If you wonder whether you can trespass on a very limited acquaintanceship, I insist, feel free. There is an email address available, firstname.lastname@example.org which is checked not infrequently. Then using the miracles of modern technology we can discuss such matters as are of general interest as well as you discovering both the current level of availability of Lambent Dreams, as well as how much it will cost me to post said slim volume to whatever part of the world you are currently domiciled in.
Then, in keeping with the retrospective nature of this performance piece, you can post me a cheque in pounds, sterling, or even push grubby currency notes into an envelope. This is an experience I am sure that younger readers have never had and that older readers can revisit, the pleasure of briefly reliving the trials and tribulations of your younger days will surely add to the value to the experience.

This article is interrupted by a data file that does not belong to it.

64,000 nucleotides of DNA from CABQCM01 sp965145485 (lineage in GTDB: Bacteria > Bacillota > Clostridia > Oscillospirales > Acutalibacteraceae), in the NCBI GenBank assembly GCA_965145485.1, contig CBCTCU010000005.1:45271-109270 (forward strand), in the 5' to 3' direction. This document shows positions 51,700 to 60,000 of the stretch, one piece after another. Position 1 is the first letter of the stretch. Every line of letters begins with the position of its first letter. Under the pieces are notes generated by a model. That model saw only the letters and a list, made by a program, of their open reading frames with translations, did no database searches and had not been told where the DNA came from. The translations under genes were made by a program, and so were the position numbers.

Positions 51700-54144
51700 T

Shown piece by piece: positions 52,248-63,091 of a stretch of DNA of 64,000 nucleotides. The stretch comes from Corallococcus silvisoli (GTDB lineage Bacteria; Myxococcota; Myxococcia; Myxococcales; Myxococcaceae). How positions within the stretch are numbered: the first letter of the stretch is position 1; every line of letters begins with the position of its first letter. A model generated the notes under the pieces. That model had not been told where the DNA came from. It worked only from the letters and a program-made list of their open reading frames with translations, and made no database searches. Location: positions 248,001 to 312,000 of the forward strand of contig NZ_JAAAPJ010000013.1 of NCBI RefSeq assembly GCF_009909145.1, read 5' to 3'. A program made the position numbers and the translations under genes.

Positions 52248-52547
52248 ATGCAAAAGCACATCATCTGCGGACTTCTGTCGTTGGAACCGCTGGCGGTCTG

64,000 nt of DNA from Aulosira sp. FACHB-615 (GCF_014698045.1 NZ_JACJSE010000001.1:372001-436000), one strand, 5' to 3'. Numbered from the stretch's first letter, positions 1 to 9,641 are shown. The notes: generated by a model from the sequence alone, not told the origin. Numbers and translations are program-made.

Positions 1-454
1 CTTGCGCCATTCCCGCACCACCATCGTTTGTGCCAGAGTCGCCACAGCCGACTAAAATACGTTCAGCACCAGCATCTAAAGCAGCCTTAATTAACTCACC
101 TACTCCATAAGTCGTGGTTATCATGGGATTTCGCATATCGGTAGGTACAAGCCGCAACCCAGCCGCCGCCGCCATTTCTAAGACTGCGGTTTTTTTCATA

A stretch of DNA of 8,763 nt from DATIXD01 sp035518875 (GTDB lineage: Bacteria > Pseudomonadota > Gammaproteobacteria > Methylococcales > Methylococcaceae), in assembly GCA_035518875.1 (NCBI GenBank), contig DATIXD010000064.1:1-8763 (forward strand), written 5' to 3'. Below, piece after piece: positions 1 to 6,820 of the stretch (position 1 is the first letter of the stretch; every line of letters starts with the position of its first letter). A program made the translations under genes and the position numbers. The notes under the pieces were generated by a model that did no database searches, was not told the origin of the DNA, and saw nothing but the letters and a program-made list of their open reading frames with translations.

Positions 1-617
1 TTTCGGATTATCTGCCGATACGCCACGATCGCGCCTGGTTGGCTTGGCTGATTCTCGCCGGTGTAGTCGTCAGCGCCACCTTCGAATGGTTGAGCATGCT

Then when said cheque or bundle of grubby currency notes reaches me I shall place a copy of Lambent Dreams in an envelope, hasten to the post office and thrust it into the system which shall, in due course, deliver this delectable offering into your own fair hands. Think of the bliss, think of the pleasures of gratification denied, think of how you will clutch it to your bosom in glee. Finally and at last, it is yours.
Oh yeah, and I suppose at some point we’ll stick it up on kindle and people can do the whole click and download business but it isn’t what I’d call art.
Tagged: Benor Dorfinngil, how much is art worth, Lambent Dreams, Starving in a garret, Tallis Steelyard
This is worldbuilding: big time and with the cunning artifice of CMOT Dibbler. I’ll be mailing you for a copy. Do you have a paypal account I can drop the money into?
Paypal? Don’t expect me to do all this techie stuff.
However careful experiment having organised the posting of a copy to another person of high literary attainment means I can now confidently proclaim that the cost of this work of consummate genius is £5.50 in the UK (which allows for £0.99 for postage and 50p for almost padded envelope)